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Is abortion legal in Ireland?

Since the Government introduced abortion legislation in 2013, abortion is legal throughout the full nine months of pregnancy on a threat of suicide, without any medical evidence to back such a claim up.

Three medical staff need to sign off on the abortion – two psychiatrists and one obstetrician. This appears restrictive but two signatures are required for an abortion in Britain and they still have one of the highest rates of abortion in the world.

The rate in Britain is currently 1 in 5. This means 20% of all pregnancies in England and Wales end in abortion and almost 185,000 lives were ended in 2o14 for this reason.See:https://www.gov.uk/government/uploads/system/uploads/attachment_data/file/433437/2014_Commentary__5_.pdf

This is a colossal rise in the rate of abortion since it was first legalised in 1967, when the rate was 1 in 40.

The 2013 Abortion Bill in Ireland was highly contentious. Many psychiatrists felt it was flawed and members of the medical profession said they had a duty to patients to adopt best practice and an evidence-based approach in everything they do.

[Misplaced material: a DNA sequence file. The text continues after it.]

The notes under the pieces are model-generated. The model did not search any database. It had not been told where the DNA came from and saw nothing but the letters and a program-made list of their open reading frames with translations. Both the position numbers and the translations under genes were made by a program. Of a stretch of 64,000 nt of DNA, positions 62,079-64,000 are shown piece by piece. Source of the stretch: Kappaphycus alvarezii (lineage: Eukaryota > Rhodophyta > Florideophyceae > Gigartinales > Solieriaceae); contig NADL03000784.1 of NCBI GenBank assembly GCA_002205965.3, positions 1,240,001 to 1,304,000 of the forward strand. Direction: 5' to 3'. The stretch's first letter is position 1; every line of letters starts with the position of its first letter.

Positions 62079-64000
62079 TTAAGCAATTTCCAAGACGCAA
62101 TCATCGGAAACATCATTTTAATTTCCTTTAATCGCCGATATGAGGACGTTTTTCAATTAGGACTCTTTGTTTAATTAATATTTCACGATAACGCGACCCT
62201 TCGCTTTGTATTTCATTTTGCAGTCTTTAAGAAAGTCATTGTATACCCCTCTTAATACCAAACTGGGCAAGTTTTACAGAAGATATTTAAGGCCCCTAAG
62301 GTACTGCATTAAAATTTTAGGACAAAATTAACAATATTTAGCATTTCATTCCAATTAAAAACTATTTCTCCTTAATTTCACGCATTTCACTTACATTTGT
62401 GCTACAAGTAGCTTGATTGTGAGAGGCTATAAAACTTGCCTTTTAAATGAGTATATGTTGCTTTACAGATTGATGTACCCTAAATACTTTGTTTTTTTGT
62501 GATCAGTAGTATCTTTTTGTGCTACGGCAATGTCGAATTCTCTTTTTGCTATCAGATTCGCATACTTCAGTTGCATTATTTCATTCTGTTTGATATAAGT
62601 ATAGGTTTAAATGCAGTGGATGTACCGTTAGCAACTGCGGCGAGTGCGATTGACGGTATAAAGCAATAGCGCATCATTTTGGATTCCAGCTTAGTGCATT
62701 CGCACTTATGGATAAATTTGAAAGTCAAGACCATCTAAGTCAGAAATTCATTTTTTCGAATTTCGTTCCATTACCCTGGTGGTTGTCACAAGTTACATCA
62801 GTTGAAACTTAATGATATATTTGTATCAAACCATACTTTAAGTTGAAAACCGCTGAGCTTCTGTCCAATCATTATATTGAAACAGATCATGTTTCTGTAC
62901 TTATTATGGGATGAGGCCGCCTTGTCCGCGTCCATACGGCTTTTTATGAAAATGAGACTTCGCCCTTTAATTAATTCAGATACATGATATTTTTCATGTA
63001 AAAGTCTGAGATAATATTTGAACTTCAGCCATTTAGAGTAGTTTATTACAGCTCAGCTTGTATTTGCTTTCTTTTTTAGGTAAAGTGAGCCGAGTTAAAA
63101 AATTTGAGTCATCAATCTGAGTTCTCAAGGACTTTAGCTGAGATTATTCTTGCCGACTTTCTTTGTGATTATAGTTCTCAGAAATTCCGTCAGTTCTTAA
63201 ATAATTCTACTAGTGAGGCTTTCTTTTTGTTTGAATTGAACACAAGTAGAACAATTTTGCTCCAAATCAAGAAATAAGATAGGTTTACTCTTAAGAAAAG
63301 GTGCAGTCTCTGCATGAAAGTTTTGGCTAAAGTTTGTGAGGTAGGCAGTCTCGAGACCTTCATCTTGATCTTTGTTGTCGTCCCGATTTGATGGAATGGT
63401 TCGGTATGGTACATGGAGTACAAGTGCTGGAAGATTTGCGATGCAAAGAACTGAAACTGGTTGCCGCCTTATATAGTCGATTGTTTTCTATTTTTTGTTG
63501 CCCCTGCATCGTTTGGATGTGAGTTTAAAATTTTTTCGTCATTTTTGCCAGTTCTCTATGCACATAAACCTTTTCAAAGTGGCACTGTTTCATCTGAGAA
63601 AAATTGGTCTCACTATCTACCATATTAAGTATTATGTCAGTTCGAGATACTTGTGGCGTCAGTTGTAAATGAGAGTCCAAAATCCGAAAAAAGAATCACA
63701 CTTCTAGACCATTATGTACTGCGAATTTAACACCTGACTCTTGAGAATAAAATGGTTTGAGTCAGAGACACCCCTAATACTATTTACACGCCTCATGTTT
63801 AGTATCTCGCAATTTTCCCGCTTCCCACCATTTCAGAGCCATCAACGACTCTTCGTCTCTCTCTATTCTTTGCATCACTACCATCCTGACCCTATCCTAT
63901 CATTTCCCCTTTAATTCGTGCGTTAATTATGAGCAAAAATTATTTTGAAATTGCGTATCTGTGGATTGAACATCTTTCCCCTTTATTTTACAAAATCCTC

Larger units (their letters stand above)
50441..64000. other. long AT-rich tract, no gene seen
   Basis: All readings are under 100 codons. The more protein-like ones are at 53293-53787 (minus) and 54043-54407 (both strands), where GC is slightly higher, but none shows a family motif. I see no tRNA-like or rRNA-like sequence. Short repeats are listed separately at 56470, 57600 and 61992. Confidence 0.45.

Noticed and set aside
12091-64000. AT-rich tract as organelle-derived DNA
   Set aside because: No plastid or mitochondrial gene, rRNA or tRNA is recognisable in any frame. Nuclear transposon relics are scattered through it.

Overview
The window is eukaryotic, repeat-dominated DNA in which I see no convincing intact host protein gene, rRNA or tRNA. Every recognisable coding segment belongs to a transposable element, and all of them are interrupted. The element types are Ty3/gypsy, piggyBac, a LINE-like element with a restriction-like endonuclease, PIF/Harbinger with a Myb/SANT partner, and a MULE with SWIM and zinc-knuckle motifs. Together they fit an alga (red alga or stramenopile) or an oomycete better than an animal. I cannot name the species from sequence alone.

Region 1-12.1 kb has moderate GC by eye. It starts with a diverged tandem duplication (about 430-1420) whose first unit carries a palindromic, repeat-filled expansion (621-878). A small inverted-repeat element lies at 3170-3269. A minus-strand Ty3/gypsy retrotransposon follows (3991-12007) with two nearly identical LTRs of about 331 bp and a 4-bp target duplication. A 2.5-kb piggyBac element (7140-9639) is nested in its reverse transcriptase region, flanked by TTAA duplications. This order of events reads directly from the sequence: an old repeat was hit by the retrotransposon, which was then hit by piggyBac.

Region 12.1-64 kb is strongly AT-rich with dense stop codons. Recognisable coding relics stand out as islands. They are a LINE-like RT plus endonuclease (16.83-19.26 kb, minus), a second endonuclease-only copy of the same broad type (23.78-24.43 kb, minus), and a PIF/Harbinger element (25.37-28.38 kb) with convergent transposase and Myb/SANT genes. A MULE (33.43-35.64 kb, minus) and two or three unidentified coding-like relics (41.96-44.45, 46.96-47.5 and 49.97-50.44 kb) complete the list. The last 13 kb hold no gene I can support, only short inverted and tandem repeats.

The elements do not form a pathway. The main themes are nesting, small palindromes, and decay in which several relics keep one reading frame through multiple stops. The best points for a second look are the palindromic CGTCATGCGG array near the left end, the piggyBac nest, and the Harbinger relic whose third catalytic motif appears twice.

Where a woman has an underlying mental health illness, abortion is not the answer. It is not a medical treatment for suicidal ideation. Psychiatrists are the ones asked to assess a woman’s eligibility for abortion. They can ask questions to determine how suicidal she is, they can suggest alternatives but they have no way of knowing whether a woman will commit suicide or not or whether abortion will affect her decision.

A total of 113 psychiatrists signed a statement saying that legislation, which would allow for abortion as a treatment for threat of suicide, had “no basis in medical evidence available”. The full statement can be read here: http://prolifecampaign.ie/main/statement-by-consultant-psychiatrists-expressing-concern-with-government-plans-on-abortion/